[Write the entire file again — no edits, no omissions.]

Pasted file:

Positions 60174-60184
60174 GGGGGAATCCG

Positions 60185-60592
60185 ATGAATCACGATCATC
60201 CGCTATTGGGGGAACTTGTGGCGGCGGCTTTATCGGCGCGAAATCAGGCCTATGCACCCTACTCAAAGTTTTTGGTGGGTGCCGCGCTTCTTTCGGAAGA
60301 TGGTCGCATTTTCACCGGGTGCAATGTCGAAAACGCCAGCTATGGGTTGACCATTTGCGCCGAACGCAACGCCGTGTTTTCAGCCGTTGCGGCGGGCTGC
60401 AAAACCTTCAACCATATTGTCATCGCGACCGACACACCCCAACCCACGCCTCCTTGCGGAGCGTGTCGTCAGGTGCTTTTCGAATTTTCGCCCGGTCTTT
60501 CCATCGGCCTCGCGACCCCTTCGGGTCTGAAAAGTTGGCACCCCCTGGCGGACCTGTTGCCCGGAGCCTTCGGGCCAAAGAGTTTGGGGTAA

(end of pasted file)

Positions 60174-60184
60174 GGGGGAATCCG

Positions 60185-60592
60185 ATGAATCACGATCATC
60201 CGCTATTGGGGGAACTTGTGGCGGCGGCTTTATCGGCGCGAAATCAGGCCTATGCACCCTACTCAAAGTTTTTGGTGGGTGCCGCGCTTCTTTCGGAAGA
60301 TGGTCGCATTTTCACCGGGTGCAATGTCGAAAACGCCAGCTATGGGTTGACCATTTGCGCCGAACGCAACGCCGTGTTTTCAGCCGTTGCGGCGGGCTGC
60401 AAAACCTTCAACCATATTGTCATCGCGACCGACACACCCCAACCCACGCCTCCTTGCGGAGCGTGTCGTCAGGTGCTTTTCGAATTTTCGCCCGGTCTTT
60501 CCATCGGCCTCGCGACCCCTTCGGGTCTGAAAAGTTGGCACCCCCTGGCGGACCTGTTGCCCGGAGCCTTCGGGCCAAAGAGTTTGGGGTAA